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Hebrew: שָׁנַן —transliteration: shanan —meaning: to sharpen; to whet

Hebrew: לָטַשׁ —transliteration: latash —meaning: to hammer, sharpen, whet

Hebrew: קָלַל —transliteration: qalal —meaning: to be slight, swift or trifling

“Whet” is an old English verb meaning to sharpen. A stone was generally used to sharpen knife, swords and other sharp objects. It is called a “whetstone.”

“If the iron be blunt [dull], and he do not whet the edge”… (Ecclesiastes 10:10 KJV)

“If I whet my glittering sword…” (Deuteronomy 32:41 KJV)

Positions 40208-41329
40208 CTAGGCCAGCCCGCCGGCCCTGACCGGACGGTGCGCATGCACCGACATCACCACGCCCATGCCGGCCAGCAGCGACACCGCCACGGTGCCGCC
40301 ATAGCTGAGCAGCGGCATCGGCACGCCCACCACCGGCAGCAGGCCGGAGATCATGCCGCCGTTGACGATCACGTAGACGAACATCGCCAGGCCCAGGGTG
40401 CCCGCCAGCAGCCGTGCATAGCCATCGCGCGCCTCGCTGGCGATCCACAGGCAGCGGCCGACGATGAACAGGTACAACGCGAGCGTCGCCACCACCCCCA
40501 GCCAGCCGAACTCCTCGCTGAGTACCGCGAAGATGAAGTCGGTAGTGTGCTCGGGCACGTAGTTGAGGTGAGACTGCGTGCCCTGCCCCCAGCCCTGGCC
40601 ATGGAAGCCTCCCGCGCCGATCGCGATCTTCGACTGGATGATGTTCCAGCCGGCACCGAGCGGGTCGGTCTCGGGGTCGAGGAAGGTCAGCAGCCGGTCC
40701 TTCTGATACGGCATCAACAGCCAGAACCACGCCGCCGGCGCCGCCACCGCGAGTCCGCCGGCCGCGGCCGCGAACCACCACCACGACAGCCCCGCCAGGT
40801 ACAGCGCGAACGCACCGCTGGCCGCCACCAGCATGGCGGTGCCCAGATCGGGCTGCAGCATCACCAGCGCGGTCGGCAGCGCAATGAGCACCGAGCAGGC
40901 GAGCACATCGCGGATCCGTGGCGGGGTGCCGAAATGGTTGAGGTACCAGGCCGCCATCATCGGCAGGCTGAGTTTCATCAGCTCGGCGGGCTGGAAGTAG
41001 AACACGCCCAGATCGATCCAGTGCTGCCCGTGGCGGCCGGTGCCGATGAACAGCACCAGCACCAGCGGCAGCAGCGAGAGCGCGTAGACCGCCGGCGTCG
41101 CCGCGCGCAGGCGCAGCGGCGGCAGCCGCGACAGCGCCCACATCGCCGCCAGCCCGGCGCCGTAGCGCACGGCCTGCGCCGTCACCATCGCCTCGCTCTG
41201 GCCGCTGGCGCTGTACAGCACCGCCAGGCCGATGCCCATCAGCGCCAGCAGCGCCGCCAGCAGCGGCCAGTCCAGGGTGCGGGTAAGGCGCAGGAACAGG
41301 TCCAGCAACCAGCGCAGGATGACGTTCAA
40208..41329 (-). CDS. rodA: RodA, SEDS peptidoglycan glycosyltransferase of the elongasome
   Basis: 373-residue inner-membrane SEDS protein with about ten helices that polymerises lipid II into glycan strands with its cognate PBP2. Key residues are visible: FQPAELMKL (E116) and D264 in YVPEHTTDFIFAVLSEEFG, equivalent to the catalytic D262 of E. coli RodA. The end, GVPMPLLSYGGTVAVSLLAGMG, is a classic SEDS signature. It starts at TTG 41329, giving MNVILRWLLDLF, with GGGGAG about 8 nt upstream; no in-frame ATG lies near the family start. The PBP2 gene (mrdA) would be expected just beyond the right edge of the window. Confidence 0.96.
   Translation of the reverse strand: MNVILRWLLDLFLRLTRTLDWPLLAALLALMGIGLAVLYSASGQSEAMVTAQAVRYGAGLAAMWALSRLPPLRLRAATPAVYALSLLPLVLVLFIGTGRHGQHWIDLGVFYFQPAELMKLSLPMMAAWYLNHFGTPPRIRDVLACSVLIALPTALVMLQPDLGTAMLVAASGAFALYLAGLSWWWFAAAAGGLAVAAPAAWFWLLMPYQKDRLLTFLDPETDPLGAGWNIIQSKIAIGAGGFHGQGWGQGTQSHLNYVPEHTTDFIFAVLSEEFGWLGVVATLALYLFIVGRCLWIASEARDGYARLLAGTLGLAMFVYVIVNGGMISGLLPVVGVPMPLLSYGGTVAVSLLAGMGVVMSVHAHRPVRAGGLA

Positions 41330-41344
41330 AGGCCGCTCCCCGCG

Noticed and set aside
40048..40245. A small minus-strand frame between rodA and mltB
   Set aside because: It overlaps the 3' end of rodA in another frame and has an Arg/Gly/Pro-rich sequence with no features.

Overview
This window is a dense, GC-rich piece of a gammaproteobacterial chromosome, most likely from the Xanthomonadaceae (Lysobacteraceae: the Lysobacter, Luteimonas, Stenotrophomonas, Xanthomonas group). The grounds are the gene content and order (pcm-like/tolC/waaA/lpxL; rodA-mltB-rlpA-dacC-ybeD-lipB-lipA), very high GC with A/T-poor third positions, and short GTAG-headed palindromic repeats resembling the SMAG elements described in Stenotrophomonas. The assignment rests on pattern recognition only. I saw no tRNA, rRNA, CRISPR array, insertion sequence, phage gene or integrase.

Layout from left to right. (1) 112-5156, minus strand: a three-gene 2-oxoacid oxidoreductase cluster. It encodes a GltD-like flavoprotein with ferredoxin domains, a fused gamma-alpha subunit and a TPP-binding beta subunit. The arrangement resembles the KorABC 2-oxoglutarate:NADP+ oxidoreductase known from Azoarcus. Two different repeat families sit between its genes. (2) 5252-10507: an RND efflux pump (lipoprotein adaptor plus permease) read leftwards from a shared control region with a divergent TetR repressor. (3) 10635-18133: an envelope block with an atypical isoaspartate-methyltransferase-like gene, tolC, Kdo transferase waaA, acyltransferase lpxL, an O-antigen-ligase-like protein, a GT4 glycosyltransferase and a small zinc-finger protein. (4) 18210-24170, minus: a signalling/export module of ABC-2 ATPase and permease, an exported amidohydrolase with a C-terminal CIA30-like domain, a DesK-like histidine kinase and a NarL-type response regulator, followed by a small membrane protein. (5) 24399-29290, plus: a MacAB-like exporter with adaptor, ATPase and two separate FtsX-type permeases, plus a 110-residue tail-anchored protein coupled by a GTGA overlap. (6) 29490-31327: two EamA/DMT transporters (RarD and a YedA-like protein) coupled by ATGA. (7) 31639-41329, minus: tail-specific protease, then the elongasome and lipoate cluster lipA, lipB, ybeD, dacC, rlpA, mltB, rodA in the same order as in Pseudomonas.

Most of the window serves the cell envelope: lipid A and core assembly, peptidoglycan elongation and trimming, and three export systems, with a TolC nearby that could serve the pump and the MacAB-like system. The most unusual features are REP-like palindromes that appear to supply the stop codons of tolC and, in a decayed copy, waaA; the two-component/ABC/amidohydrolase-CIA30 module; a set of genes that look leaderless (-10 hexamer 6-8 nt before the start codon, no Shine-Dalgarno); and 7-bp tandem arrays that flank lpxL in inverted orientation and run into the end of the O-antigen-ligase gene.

“…he will whet his sword…” (Psalm 7:12 KJV)

“Hide me from the secret counsel of the wicked; from the insurrection of the workers of iniquity: Who whet their tongue like a sword, and bend their bows to shoot their arrows, even bitter words” (Psalm 64:3 KJV)

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Article Version: August 24, 2019